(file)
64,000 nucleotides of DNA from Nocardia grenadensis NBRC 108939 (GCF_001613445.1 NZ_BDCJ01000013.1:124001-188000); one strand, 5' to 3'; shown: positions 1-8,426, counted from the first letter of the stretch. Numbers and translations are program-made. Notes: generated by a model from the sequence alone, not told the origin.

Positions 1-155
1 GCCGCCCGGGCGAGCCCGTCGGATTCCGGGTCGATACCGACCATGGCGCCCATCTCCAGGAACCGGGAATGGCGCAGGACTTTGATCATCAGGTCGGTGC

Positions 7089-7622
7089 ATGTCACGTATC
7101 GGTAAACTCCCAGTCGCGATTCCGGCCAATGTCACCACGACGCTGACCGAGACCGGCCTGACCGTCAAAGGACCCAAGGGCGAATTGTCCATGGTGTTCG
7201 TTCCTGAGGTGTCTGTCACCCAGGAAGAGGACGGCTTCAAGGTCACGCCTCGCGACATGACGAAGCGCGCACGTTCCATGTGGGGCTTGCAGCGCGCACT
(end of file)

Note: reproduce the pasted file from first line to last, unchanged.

64,000 nucleotides of DNA from Nocardia grenadensis NBRC 108939 (GCF_001613445.1 NZ_BDCJ01000013.1:124001-188000); one strand, 5' to 3'; shown: positions 1-8,426, counted from the first letter of the stretch. Numbers and translations are program-made. Notes: generated by a model from the sequence alone, not told the origin.

Positions 1-155
1 GCCGCCCGGGCGAGCCCGTCGGATTCCGGGTCGATACCGACCATGGCGCCCATCTCCAGGAACCGGGAATGGCGCAGGACTTTGATCATCAGGTCGGTGC

Positions 7089-7622
7089 ATGTCACGTATC
7101 GGTAAACTCCCAGTCGCGATTCCGGCCAATGTCACCACGACGCTGACCGAGACCGGCCTGACCGTCAAAGGACCCAAGGGCGAATTGTCCATGGTGTTCG
7201 TTCCTGAGGTGTCTGTCACCCAGGAAGAGGACGGCTTCAAGGTCACGCCTCGCGACATGACGAAGCGCGCACGTTCCATGTGGGGCTTGCAGCGCGCACT